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Curator's Corner / Hall of Famers

Five Epic Matt Kenseth Victories

Wisconsin native and Class of 2023 Hall of Fame inductee Matt Kenseth shined on NASCAR’s biggest stages.

Being voted into the NASCAR Hall of Fame doesn’t happen by accident.

Instead, it comes from a career of sustained excellence, one that is reflected in measurable achievements, with championships and race victories being high up on that list.

The more races a driver wins, especially at the premier series level, the better that driver’s chances are of eventually becoming a Hall of Famer.

A total of 39 premier series visits to Victory Lane went a long way to securing Matt Kenseth’s place in the NASCAR Hall of Fame. Photo courtesy of Jared C. Tilton

Matt Kenseth, who along with Hershel McGriff and Kirk Shelmerdine will be inducted into the Hall of Fame’s Class of 2023 on the evening of January 20th, has those measurable achievements: a premier series championship in 2003, 39 race victories, 182 top fives and 29 more wins in the NASCAR Xfinity Series.

Kenseth didn’t just win often, he also won big. In a career that stretched over parts of 22 seasons, Kenseth triumphed on some of NASCAR’s biggest stages. Here are five of his most epic victories, in chronological order:

Rookie Matt Kenseth turned heads in the NASCAR garage when he won the sport’s longest race in 2000. Photo courtesy of NASCAR Archives & Research Center

2000, Coca-Cola 600

As a rookie making his 18th career premier series start, Matt Kenseth piloted a Roush Racing (now RFK Racing) Ford to victory in NASCAR’s longest race, the Coca-Cola 600 at Lowe’s Motor Speedway (now Charlotte Motor Speedway). After starting 21st, Kenseth steadily worked his way forward, taking the lead for good on Lap 375 of 400. Kenseth led an all Hall of Fame top five to the checkered flag, finishing 0.573 seconds ahead of Bobby Labonte (2020), Dale Earnhardt (2010), Dale Earnhardt Jr. (2021) and Dale Jarrett (2014). The victory, which paid $200,950 to the driver and team owner Jack Roush (2019), was Kenseth’s first premier series triumph.

Less than a year after earning the premier series championship, Matt Kenseth claimed victory and the million-dollar purse in the Nextel All-Star Challenge. Photo courtesy of Rusty Jarrett/Getty Images

2004, NASCAR All-Star Race

Four years after his first race win, Matt Kenseth returned to Lowe’s Motor Speedway for the NASCAR All-Star Race, then called the Nextel All-Star Challenge. On Lap 10 of the 90-lap race, a massive crash on the frontstretch took out one-fourth of the 24-car field, including favorite Jimmie Johnson. Ryan Newman dominated the evening, leading 49 laps in his Roger Penske-owned Dodge, but with four laps to go, Kenseth got on Newman’s rear bumper and got the Penske Dodge loose, making the race-winning pass. The move proved to be a profitable one for Kenseth and team owner Jack Roush, with the win paying $1,044,000.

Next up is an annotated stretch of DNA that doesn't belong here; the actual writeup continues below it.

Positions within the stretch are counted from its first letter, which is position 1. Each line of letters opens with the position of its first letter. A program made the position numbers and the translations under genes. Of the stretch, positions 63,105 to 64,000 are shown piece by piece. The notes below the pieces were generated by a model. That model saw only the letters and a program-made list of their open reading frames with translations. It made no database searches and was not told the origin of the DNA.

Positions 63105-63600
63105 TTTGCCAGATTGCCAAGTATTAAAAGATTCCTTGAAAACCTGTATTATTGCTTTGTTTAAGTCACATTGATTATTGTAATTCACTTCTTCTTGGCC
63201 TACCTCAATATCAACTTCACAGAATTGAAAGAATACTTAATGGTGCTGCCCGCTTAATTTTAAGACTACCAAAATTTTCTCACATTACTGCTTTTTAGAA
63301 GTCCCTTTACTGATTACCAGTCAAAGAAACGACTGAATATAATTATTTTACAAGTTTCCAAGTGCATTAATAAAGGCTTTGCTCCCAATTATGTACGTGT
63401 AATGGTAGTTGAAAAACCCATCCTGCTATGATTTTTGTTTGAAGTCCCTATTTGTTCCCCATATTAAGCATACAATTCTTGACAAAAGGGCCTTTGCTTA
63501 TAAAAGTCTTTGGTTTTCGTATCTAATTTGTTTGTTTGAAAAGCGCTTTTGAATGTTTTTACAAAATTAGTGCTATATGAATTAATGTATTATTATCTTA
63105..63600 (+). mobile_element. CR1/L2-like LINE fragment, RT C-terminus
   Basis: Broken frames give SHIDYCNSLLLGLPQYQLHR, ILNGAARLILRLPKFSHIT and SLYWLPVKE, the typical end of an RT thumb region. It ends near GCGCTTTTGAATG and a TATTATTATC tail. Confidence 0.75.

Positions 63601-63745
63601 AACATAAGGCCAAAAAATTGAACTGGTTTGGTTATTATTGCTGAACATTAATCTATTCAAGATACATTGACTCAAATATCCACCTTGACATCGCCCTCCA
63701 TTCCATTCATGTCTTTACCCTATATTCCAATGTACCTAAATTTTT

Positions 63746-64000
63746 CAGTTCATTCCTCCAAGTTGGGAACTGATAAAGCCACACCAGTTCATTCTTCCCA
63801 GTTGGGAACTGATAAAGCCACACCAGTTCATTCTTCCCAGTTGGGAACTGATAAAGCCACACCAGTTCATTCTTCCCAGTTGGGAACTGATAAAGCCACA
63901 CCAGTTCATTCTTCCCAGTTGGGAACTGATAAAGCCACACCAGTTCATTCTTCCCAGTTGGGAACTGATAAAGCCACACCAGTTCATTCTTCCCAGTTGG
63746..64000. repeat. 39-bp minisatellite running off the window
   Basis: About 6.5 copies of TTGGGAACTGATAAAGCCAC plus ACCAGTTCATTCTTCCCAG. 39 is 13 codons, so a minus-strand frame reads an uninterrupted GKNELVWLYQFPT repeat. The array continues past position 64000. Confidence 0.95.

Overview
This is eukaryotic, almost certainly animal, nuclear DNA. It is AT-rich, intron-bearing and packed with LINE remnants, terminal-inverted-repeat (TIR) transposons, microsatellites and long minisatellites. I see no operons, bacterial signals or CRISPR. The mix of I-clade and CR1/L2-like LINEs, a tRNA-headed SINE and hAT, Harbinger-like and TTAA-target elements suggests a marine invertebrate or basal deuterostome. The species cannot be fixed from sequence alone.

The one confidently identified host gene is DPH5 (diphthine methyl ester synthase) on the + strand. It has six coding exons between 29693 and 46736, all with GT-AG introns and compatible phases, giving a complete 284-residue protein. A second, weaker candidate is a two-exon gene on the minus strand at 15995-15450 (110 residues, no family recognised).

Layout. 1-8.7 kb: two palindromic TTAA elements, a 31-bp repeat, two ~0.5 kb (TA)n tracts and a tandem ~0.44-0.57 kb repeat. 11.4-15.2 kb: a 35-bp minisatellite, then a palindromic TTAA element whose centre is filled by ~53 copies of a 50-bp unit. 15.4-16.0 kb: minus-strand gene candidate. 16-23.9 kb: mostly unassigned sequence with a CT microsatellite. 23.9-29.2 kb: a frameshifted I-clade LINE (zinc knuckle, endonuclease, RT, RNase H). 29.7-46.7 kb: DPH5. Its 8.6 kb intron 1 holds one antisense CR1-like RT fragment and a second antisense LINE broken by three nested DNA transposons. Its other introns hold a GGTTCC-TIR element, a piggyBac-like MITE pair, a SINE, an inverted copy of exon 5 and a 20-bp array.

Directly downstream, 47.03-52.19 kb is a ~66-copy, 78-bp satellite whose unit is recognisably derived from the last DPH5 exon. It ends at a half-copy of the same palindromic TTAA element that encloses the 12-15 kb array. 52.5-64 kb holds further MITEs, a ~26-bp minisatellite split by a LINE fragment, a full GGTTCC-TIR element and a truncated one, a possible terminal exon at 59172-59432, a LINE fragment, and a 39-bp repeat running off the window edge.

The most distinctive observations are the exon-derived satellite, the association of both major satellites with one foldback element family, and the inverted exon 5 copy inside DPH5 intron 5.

An opportune rain shower opened the door for Matt Kenseth to win the 2009 Daytona 500. Photo courtesy of Sam Greenwood/Getty Images for NASCAR

2009, Daytona 500

There are a lot of ways races can be decided and weather played a big part in the outcome of the 2009 Daytona 500, the first of Matt Kenseth’s two victories in the Great American Race. Driving for Richard Petty Motorsports, Elliott Sadler led on Lap 122 and was out front for the next 24 circuits. On Lap 146, Kenseth got a push from Kevin Harvick and dove under Sadler to take his first lead of the race. Timing worked out in Kenseth’s favor, as the caution flag flew less than one lap later. After six laps under caution, the race was declared official after 152 of the scheduled 200 laps, and Kenseth claimed the victory. The race paid $1,530,288 to win.

A second Daytona 500 victory, this one in 2012, cemented Matt Kenseth’s reputation as a top-notch superspeedway racer. Photo courtesy of Chris Graythen/Getty Images

2012, Daytona 500

As was the case in 2009, weather again played a factor in Matt Kenseth’s second Daytona 500 victory in 2012, but for wholly different reasons. The race was rained out for the first time in history, with network television partner FOX opting to air it in prime time on Monday night. Once the race began, Kenseth’s Roush-owned Ford was one of the dominant cars, leading 50 laps, including the final 38. This race, however, will always be remembered for something breaking on Juan-Pablo Montoya’s Chevrolet, which crashed into a jet dryer under caution during a rain delay, sending up a huge fireball. Once the accident was cleared up, the race went full distance, with Kenseth and the team winning $1,588,887.

The Bojangles' Southern 500 at Darlington Raceway was the biggest of Matt Kenseth’s seven victories in 2013. Photo courtesy of Jamey Price/NASCAR via Getty Images

2013, Bojangles’ Southern 500

In 2013, Matt Kenseth joined forces with another Hall of Fame team owner, Joe Gibbs (2020) and the combination was dynamic from the start. Kenseth had his most prolific single-season victory total in 2013, winning seven races. One of those victories came at historic Darlington Raceway, home to the Bojangles’ Southern 500, considered to be one of NASCAR’s majors. Driving a Joe Gibbs Racing Toyota, Kenseth passed teammate Kyle Busch on Lap 355 of the 367-lap race and held on to win over another JGR teammate, Denny Hamlin, as Busch faded to sixth after leading 265 laps. First place at NASCAR’s oldest superspeedway paid $314,866.

Plan a Visit to the NASCAR Hall of Fame for Induction Weekend (Jan 20-21). Tickets on sale now.

Tom Jensen

Tom Jensen

Tom is the Curatorial Affairs Manager at the NASCAR Hall of Fame. For more than 25 years, he has been part of the NASCAR media industry.

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